Just in time to be a President’s Day gift, Inglewood Elementary School got a new batch of free trees thanks to a partnership with Metro Water Services.
In preparation for the big arrival, students at IES spent months learning about trees. Teachers also partnered with Friends of Shelby to work tree-planting into their curriculum.
Friends of Shelby provided classrooms with GIS mapping technology, and students collaboratively researched the needs of the trees that were chosen to be planted.
“I am really grateful for this opportunity. Our fifth-grade students got to research the needs of trees and figure out where they would thrive on our campus, and then they were actually able to send a draft of a planting plan to Metro Water, and so, it was a really cool, real-world, authentic opportunity to use what they were learning and actually do something for their community,” said Rachel Pruett, a teacher at Inglewood.
Students not only researched the best spots around the school for the new trees but also how to best take care of them.
“I am particularly thankful for my project partners at this school who have helped bring tree-planting into the classroom and involved the students in this project,” said Sarah Welz, the urban forestry project manager at Metro Water Services.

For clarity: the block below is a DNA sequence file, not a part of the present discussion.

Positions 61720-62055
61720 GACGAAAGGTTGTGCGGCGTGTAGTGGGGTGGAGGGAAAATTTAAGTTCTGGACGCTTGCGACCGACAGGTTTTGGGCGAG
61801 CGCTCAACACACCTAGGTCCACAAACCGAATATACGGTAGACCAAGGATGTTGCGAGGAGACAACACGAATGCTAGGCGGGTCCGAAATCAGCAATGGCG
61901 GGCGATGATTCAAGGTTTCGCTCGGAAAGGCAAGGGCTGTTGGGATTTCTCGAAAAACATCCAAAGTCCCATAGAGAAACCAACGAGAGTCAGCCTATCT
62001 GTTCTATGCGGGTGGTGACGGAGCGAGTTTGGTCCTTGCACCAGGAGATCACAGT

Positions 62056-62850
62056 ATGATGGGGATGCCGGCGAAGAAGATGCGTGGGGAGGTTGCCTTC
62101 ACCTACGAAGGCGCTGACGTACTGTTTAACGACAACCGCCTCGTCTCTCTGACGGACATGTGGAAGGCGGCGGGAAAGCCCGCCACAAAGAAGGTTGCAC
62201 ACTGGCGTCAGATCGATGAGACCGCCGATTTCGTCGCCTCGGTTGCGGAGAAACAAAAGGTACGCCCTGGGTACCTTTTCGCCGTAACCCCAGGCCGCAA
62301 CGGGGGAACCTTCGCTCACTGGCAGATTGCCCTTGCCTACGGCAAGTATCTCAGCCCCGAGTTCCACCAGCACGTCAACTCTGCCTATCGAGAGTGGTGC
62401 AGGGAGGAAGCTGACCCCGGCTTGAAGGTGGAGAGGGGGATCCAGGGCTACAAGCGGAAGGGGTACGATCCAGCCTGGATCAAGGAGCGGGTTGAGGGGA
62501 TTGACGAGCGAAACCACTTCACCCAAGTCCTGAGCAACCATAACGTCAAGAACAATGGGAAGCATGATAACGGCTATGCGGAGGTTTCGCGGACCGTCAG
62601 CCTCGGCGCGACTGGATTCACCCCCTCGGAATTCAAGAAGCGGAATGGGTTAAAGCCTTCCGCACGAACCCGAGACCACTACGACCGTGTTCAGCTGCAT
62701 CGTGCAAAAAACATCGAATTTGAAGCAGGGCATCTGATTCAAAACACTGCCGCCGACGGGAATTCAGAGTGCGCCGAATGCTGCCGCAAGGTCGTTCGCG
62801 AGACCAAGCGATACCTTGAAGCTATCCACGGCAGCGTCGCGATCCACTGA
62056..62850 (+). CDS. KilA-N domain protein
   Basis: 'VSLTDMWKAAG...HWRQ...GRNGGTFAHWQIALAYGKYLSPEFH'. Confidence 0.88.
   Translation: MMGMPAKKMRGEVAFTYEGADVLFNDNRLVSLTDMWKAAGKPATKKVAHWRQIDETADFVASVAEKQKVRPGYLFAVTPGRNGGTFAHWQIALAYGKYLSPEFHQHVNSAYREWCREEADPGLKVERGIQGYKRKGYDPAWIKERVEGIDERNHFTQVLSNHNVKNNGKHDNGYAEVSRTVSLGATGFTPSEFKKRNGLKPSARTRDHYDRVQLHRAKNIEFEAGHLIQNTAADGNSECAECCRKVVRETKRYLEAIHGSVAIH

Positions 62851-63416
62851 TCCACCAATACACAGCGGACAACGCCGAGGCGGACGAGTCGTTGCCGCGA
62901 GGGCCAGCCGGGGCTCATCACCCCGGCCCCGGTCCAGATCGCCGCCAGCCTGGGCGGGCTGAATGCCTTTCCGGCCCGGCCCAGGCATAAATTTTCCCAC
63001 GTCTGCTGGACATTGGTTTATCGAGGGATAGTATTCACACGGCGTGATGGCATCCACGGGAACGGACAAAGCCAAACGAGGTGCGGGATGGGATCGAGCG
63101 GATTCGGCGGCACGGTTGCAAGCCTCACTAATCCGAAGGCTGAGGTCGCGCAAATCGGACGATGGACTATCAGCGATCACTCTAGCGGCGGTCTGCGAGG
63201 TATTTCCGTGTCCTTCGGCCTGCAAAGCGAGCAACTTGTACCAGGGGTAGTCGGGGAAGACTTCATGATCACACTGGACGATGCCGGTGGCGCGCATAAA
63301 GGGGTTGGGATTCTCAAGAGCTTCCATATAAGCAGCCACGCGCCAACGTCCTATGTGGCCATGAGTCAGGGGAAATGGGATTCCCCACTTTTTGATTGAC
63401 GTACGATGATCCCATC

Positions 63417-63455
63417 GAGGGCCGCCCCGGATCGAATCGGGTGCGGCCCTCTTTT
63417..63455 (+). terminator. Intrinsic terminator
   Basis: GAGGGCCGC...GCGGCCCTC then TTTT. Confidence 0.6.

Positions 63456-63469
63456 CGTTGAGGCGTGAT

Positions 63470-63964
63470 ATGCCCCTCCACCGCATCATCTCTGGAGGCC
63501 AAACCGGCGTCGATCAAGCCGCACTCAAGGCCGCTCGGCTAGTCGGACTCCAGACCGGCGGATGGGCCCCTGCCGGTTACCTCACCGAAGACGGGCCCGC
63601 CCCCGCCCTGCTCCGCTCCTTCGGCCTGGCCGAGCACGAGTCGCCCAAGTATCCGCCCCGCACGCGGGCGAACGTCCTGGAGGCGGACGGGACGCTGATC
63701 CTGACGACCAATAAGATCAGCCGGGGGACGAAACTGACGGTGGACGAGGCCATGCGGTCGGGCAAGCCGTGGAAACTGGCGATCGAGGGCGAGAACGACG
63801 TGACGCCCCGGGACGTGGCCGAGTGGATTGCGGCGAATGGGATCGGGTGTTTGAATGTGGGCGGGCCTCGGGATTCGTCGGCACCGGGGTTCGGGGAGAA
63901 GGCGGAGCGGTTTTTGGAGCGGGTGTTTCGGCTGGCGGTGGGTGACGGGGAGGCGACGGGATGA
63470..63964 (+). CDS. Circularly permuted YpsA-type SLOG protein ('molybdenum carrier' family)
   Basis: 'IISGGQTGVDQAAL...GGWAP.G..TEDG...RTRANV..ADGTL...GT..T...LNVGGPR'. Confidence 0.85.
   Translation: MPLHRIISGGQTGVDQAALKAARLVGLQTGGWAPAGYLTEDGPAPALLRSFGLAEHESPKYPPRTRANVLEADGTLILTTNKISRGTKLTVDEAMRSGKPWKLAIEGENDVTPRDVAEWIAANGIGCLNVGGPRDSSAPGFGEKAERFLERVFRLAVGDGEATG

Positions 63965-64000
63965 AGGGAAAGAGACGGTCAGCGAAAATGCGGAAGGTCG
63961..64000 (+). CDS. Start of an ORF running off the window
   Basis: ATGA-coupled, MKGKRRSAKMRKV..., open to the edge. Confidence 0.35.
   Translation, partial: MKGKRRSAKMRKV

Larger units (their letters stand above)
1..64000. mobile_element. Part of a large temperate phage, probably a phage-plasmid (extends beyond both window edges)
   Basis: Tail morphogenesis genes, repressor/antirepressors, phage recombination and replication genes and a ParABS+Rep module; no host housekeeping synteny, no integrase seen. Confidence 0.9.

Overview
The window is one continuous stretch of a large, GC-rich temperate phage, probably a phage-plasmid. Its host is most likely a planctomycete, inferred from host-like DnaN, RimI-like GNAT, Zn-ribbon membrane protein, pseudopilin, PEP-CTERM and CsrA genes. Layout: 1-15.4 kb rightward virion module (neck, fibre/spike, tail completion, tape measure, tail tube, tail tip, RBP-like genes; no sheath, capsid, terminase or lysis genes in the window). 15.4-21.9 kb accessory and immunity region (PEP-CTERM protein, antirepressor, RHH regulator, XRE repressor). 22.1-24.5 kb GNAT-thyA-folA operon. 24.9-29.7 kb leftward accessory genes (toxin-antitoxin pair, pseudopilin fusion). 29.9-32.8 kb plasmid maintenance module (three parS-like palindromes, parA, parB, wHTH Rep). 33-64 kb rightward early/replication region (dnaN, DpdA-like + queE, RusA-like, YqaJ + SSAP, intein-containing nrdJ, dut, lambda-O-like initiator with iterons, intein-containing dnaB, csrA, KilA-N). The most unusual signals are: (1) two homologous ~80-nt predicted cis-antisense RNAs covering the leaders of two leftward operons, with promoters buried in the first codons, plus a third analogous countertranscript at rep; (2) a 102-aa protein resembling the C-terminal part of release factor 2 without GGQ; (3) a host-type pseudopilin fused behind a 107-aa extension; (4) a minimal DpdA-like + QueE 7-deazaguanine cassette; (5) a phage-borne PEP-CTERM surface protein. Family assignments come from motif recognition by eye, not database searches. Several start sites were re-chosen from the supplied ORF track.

“Hopefully it’ll give them a sense of pride in their community and their school, and knowledge that they were able to help the Root Nashville mission,” Pruett said.
Trees are crucial municipal infrastructure; they cool our city, capture our rainwater, and reduce erosion. They can also be a point of pride for a school or neighborhood.
The trees planned and planted by Inglewood students will serve the school, community, and city of Nashville for many years to come.
“It is with great pleasure that we break ground at Inglewood Elementary School today. And I am happy to announce that after today, Metro Water Services will have planted 900 trees in Nashville this season alone,” Welz said. “These trees all contribute to Root Nashville and the mission to plant 500,000 trees in Nashville and Davidson County by 2050.”
To ensure the long-term health of the trees, the school partnered with the Cumberland River Compact, which will provide two years of watering, mulching, and structural pruning.
“It felt good to plant a tree. You know, there’s so much happening with trees in Nashville — and we just passed a tree bill, and I’m really excited about that — so, we need to do more, and this is an awesome couple of organizations,” said District 7 Council Member Emily Benedict.